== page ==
- I need to create a bunch of merch I can sell at the gigs.
- I need to become a member of his association.

Nothing concrete, no contacts, no recommendations, nothing. I already knew all of that. He asked me if it was useful, I smiled. I didn't want to be rude as I can be. I was too eager to start the whole process of promoting my music, I didn't want to care about it. But it did leave me with a deflated feeling.

Another important lesson I've learnt from all of this: there is a lot of work to do, and it's just starting! For some foolish reason I thought creating music is the most important. After that you find people and companies to help you with promotion, distribution, gig finding, merch production and design, street promos, and everything else based on belief in your creation, and you are set. You can focus on creating, and slowly build your business till you are able to make a living out of it. Good I kept my day job all this time!

In fact, very little, or no companies out there will be willing to do the leg work required for you. Everything is expected from you and only you. You need to set everything up yourself to the point where some company will be willing to even consider you for their roster. In a way, it reminds me on the Canadian show "The Dragon's Den" where a group of major investors are approached by people or groups with ideas in various stages. No idea is accepted unless it already makes sales. The bigger sales the better! It hurts to watch those desperate creative individuals go through the begging process, only to sell off their ideas for majority of the investor's interest. In some cases years of establishing the business around an idea are gone in the pockets of the investors, where they put as minimal effort into the whole process as possible! Sure, the investment is helping the creators in many ways, but at the end only the investor is really gaining from the whole deal. You make the cake, they are only happy to sweep the cream off of it!

This is exactly what the music industry is doing to all of us musicians hoping that our music will see the light of day. If you have to do everything yourself why do you need anybody anyways? Do you have time for all of it? Do you want to focus all that time to the other part of the business aside from creating?

For many this is OK, and I'm glad to see there is musicians out there who manage to make a living playing their own music. It usually comes after years of focus, while at the same time managing another business on the side which pays the bills till the music grows.

For me that is not an option, for now at least. With another career on the side, I do expect the industry to offer much more so I can keep the music being the focus, and not the business. However, my hopes that this will actually ever happen are very lean, and I will elaborate on this in the next posts.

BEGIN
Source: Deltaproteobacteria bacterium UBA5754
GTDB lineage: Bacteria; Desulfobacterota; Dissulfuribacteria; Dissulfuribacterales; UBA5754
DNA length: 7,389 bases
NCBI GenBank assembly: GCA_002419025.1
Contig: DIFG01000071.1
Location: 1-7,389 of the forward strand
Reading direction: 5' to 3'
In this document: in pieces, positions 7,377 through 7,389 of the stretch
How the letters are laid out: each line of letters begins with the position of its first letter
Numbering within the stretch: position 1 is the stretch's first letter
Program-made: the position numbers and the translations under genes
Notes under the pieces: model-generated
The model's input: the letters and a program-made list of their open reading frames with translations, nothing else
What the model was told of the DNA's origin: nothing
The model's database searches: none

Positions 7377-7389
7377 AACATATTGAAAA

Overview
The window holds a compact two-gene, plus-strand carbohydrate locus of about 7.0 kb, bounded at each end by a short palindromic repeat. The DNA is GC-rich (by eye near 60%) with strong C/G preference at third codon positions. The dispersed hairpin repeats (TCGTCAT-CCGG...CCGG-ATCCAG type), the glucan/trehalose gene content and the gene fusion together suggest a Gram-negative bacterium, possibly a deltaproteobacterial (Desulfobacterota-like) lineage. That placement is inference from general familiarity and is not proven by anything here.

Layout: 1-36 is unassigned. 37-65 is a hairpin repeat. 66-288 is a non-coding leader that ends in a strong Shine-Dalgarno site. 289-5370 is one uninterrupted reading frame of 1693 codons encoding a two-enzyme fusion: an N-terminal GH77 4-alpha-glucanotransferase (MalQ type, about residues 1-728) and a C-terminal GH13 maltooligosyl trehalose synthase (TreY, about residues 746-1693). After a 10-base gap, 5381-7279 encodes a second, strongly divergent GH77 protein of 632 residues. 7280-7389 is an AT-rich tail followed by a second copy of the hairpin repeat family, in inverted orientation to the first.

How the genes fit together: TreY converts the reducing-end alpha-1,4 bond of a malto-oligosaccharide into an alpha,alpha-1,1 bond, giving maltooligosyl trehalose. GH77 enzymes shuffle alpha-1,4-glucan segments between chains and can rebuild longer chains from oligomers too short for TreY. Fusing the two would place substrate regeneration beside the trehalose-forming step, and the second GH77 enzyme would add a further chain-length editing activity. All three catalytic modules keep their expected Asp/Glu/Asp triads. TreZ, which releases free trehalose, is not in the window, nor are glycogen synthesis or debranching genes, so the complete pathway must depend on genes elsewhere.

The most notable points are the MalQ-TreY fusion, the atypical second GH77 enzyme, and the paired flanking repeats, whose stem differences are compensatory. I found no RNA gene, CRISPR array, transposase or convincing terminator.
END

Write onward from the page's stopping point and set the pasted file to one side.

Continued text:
The most important thing in all of this: save yourself money for "professional advice". If you are into your music and figuring out the ways to make it work, you probably already know what is best for you and which way to go. There is so much free resources available at your fingertips that you will rarely, or at all need to spend extra dollar to reach the points of your voyage. Your friends are most likely your best advisers.

Session 2

Another contact with lawyers was after several months of my online promotion I was running strong.
I was approached by a company on Twitter. They loved my song Katarina, and they kept sending emails about wanting to include the song into their library. I do believe that song is very good, if not the best on my album, was flattered with the attention from them, but still a bit puzzled with the amount or praise I was getting. So I did a bit of research about the company and it was legit. Nothing too successful, but being in New York and surviving was a good sign. So finally, I responded to their email and agreed to go over the agreement they were about to send.

Got a two page licencing agreement and read it several times very carefully. Several flags were raised in those readings, and the gut feeling was not good at all. There were things cut and pasted, sentences not making sense at all, but the most important thing, typed in very small letters was a clause about giving the company the right to modify, edit, rewrite, rearrange the song in any way they see fit! I knew right there and then I will not sign any of it but still curious about the interest I refused to see what was obvious. I decided to consult a lawyer again.

Another $110 later, one 10min phone conversation, and a couple emails exchanging the files, and I was left with what I knew already. Not to sign.

Sure, I was told, if I want my song to have some more exposure I could sign, but it's not advisable. And this is what I realised every company in the industry is relying on: on our desperation to get our music exposed to the point where some will be willing to give up all the rights.

First lesson from this is: if it doesn't feel and sound right, it is not right. Don't waste your money on advice you already know.

Second lesson: there is predators out there. Even if they genuinely like your music, you have to be extremely careful with considering their offers. Everybody is there to make money off of your music. That does not mean that you will.

Last lesson: stop giving your music away. We need to respect our own creation more, so others respect it as well. When did you last see the big names you see on TV are giving away their albums? Not even individual songs. We should start doing the same.

Occupy your music!

To be continued...